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DNC Votes To Shut Florida Dems Out of Convention

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In a move to stem the onrushing tide of states maneuvering to be “the firstest with the mostest” in the upcoming primary season, the rules and bylaws committee of the Democratic National Committee has voted to give the Florida Democratic Party 30 days to reschedule its January 29th primary to a date after February 5th, or risk having all of its 210 delegates excluded from the Democratic National Convention.

The rules committee, which earlier had voted to prohibit all but four states from holding their primary elections and naming delegates before the February date, voted nearly unanimously on Saturday for the measure (only Florida member Allan Katz voted against), rendering the Florida Democratic Primary essentially meaningless.

State Democratic leaders protested the measure, saying that they were outvoted 2 to 1 in the Florida Legislature last January, when the vote was taken to move the state’s primary from its traditional March slot to the January date. Said state Democratic Chairperson Karen Thurman of Saturday’s heated discussion in the rules committee, “Florida Democrats did what they could, but, in the end, we failed.”

State Democrats are concerned that the move, if unresolved, will result not only in the primary being relegated to the status of “beauty contest,” but will also give the state short shrift during the campaign season, as candidates avoid spending time and money to campaign in Florida during the primary phase. Senator Barack Obama, campaigning in Miami on Saturday, indicated that the outcome of the dispute will be a “consideration” in his planning of his future trips to stump in the state.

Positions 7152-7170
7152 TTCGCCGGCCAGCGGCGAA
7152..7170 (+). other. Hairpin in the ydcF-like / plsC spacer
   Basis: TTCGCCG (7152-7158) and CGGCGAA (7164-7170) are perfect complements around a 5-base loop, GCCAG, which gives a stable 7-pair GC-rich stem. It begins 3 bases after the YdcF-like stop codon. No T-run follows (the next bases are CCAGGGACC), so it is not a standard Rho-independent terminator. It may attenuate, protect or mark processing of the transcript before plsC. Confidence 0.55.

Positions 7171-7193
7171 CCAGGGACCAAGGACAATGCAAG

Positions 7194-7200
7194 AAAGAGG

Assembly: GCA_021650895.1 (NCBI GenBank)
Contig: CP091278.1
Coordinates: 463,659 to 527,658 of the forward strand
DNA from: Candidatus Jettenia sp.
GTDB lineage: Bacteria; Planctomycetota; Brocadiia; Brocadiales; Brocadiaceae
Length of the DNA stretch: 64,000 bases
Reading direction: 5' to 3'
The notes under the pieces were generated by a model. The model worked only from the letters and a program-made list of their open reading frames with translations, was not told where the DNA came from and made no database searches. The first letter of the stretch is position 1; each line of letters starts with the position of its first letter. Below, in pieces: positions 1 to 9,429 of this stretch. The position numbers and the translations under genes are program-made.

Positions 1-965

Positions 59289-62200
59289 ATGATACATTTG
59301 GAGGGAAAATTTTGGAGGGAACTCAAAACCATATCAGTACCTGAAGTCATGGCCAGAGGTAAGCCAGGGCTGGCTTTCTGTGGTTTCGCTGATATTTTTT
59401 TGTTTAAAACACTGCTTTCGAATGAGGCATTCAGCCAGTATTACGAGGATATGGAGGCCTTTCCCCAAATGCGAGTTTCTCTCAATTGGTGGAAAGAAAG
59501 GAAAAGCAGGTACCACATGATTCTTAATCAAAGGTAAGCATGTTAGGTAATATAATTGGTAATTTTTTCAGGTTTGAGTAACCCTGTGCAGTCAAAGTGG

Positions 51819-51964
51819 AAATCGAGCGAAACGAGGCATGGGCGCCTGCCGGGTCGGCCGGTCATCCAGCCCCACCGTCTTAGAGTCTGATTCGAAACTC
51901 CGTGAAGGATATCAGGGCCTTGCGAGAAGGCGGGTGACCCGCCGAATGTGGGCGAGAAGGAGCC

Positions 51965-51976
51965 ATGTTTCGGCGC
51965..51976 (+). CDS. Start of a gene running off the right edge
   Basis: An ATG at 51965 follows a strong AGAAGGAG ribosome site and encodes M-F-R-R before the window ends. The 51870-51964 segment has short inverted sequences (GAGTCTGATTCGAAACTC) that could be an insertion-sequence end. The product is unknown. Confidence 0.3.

According to The Miami Herald, the struggle in Florida is just a harbinger of fights yet to come as other states rush headlong to schedule their primaries earlier in 2008, with some even contemplating setting primaries as early as later this year. Next on the DNC’s agenda is Michigan, whose Senate is expected to vote this week to move its primary up to January 15th.

Chairperson Thurman is hopeful that a compromise will be reached in time, but said, “I think it’s going to be a difficult discussion.”

According to the Washington Post, Thurman has declined to indicate whether the state party will sue the national party, as was suggested by Florida’s Democratic Senator, Bill Nelson.

Meanwhile, it is likely that a similar fight will erupt within the GOP, as that party may also move to sanction Florida Republicans for their earlier primary. The national GOP has given Florida Republicans until September 4th to come up with an acceptable plan, or face losing up to half of their delegates.

Florida holds separate but simultaneous primary elections on the same day, and voters must vote in the primary of the party they declared when registering.

It will be interesting to see how the two national parties will resolve this dispute with the voters of the nation’s fourth largest state; the state that literally decided the 2000 Presidential election. The outcome of Florida’s battle almost certainly will affect other states as well, and depending on final results, may well portend a strengthening of state parties vis-a-vis the nationals.

About Clavos

Raised in Mexico by American parents, Clavos is proudly bi-cultural, and considers both Spanish and English as his native languages. A lifelong boating enthusiast, Clavos lives aboard his ancient trawler, Second Act, in Coconut Grove, Florida and enjoys cruising the Bahamas and Florida Keys from that base. When not dealing with the never-ending maintenance issues inherent in ancient trawlers, Clavos sells yachts to finance his boat habit, but his real love (after boating, of course) is writing and editing; a craft he has practiced at Blogcritics since 2006.
  • http://adreamersholiday.blogspot.com Lee Richards

    I think it was Will Rogers who said,

    “I don’t belong to any organized political party;I’m a Democrat.”

  • Dr Dreadful

    Dumb system; simple fix.

    If everyone’s in such a flap about their state’s primary being “relevant”, then why the hell not have every party and every state hold their primaries on the same damn date?

  • Clavos

    Bingo, Doc!

  • Nancy

    Thank yew, Doc! Of course, this kind of logical thinking will never be instituted by the idiots who run things.